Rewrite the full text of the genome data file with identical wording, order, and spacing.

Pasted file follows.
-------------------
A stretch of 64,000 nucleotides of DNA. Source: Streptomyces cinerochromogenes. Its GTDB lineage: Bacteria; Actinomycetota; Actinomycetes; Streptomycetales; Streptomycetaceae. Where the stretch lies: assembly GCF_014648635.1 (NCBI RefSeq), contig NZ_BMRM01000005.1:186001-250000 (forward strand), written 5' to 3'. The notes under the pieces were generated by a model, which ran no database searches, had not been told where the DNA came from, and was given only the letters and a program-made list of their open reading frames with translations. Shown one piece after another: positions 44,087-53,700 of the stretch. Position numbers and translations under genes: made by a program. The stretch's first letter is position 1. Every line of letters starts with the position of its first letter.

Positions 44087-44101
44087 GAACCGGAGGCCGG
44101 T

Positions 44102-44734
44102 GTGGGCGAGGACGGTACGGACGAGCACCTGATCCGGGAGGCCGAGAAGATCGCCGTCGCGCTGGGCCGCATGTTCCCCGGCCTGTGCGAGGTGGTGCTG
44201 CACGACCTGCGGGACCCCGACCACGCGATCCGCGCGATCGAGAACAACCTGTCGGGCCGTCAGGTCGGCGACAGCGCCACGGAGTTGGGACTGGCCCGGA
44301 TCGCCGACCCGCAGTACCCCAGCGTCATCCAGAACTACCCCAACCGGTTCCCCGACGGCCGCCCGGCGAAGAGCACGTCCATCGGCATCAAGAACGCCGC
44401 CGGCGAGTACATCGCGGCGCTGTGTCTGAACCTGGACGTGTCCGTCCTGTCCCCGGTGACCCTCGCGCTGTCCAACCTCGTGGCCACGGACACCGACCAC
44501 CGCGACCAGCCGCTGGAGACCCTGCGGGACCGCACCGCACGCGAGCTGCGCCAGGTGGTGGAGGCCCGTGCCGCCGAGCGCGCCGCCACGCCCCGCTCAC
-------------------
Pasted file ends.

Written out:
A stretch of 64,000 nucleotides of DNA. Source: Streptomyces cinerochromogenes. Its GTDB lineage: Bacteria; Actinomycetota; Actinomycetes; Streptomycetales; Streptomycetaceae. Where the stretch lies: assembly GCF_014648635.1 (NCBI RefSeq), contig NZ_BMRM01000005.1:186001-250000 (forward strand), written 5' to 3'. The notes under the pieces were generated by a model, which ran no database searches, had not been told where the DNA came from, and was given only the letters and a program-made list of their open reading frames with translations. Shown one piece after another: positions 44,087-53,700 of the stretch. Position numbers and translations under genes: made by a program. The stretch's first letter is position 1. Every line of letters starts with the position of its first letter.

Positions 44087-44101
44087 GAACCGGAGGCCGG
44101 T

Positions 44102-44734
44102 GTGGGCGAGGACGGTACGGACGAGCACCTGATCCGGGAGGCCGAGAAGATCGCCGTCGCGCTGGGCCGCATGTTCCCCGGCCTGTGCGAGGTGGTGCTG
44201 CACGACCTGCGGGACCCCGACCACGCGATCCGCGCGATCGAGAACAACCTGTCGGGCCGTCAGGTCGGCGACAGCGCCACGGAGTTGGGACTGGCCCGGA
44301 TCGCCGACCCGCAGTACCCCAGCGTCATCCAGAACTACCCCAACCGGTTCCCCGACGGCCGCCCGGCGAAGAGCACGTCCATCGGCATCAAGAACGCCGC
44401 CGGCGAGTACATCGCGGCGCTGTGTCTGAACCTGGACGTGTCCGTCCTGTCCCCGGTGACCCTCGCGCTGTCCAACCTCGTGGCCACGGACACCGACCAC
44501 CGCGACCAGCCGCTGGAGACCCTGCGGGACCGCACCGCACGCGAGCTGCGCCAGGTGGTGGAGGCCCGTGCCGCCGAGCGCGCCGCCACGCCCCGCTCAC